Europe thwarts online booze tax loophole

Online sales of alcohol and cigarettes will not escape UK excise duties after a ruling by the European Court of Justice.

In a surprise move the ECJ has said that alcohol and cigarettes which are delivered will still be taxed where they are consumed as well as where they are bought. The court was ruling on a test case brought by a Dutch man who imports wine for his wine club.

"This is an odd interpretation of the legislation," said Ian Hyde, a specialist in tax law at Pinsent Masons, the law firm behind OUT-LAW.COM. "I think the court had in mind two things: firstly if it had allowed it, it could have made fraud easier; and secondly, it was mindful that the Commission is processing an amendment to the legislation anyway."

Online retailers were said to have been gearing up to start buying and reselling cigarettes and alcohol all over Europe following a ruling which was expected to go the other way.

An EU Directive on excise duty allows for the importing of significant amounts of alcohol and tobacco for personal use, a change to a previous system where limits were much tighter. This case tested the terms of import and what constituted personal use.

The Dutch man, Bob Joustra, orders wine in France on behalf of himself and a group of friends in an informal wine club. That wine is then delivered to him. The other members of the club then pick the wine up from him and pay him the cost of the wine and their share of the delivery, and Joustra only covers his costs, making no profit.

Joustra objected to being charged excise duty when the wine was delivered to The Netherlands and took a case claiming that the Directive allowed excise-free importing for personal use products which that person transported across borders.

Joustra argued that even though his wine was physically moved by a third party, it was on his order, on his account and to his address, and so the wine should be considered to have been transported by him.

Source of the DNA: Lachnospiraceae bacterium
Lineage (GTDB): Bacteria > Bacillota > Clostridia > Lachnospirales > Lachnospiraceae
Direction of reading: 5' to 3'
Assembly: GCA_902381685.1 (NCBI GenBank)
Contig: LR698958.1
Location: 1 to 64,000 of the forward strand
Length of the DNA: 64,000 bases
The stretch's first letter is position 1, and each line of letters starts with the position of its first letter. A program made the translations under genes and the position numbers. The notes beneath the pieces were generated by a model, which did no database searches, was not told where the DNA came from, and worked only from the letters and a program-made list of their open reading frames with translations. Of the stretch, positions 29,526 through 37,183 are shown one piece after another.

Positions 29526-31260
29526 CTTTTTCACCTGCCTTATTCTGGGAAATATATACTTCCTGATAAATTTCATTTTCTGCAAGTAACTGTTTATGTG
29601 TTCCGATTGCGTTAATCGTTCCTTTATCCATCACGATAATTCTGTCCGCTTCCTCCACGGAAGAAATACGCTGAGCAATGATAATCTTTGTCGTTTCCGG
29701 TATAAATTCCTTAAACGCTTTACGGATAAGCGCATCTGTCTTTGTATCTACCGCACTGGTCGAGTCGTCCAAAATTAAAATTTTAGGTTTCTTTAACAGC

The court said that not only did a person have to physically transport the goods themselves to qualify, but that Joustra's ordering wine for friends did not constitute 'personal use'.

"The Court points out that, in order for products to be exempt from excise duty in the State of importation, the Directive requires that those products be intended for the personal use of the private individual who has acquired them and that it therefore excludes products acquired by a private individual for the use of other private individuals," said an ECJ statement.

"Furthermore, the products in question must be transported personally by the private individual who purchased them. Were this not so, the effect, for the competent authorities of the Member States, would be an increased risk of fraud as the transport of products covered by the exemption requires no documentation," it said.

Hyde said that this fraud concern was very real. "As you can imagine it could result in whole shipping units coming in, or articulated lorries, and the drivers just saying 'it's all for personal use' and there is no documentation needed," he said. "It is much easier to control Ford Focus estates."

The Commission is planning a revision to the Directive which would allow for delivery of goods for personal use, something to which the judgement alluded.

"If the Directive contains a lacuna in this regard, it is for the Community legislature to remedy it, if necessary," said the ECJ statement. "This is confirmed by the fact that a proposed amendment to the Directive has in fact been submitted by the Commission to the Council of the European Union for the purpose of extending the benefit of the exemption to products transported on behalf of private individuals."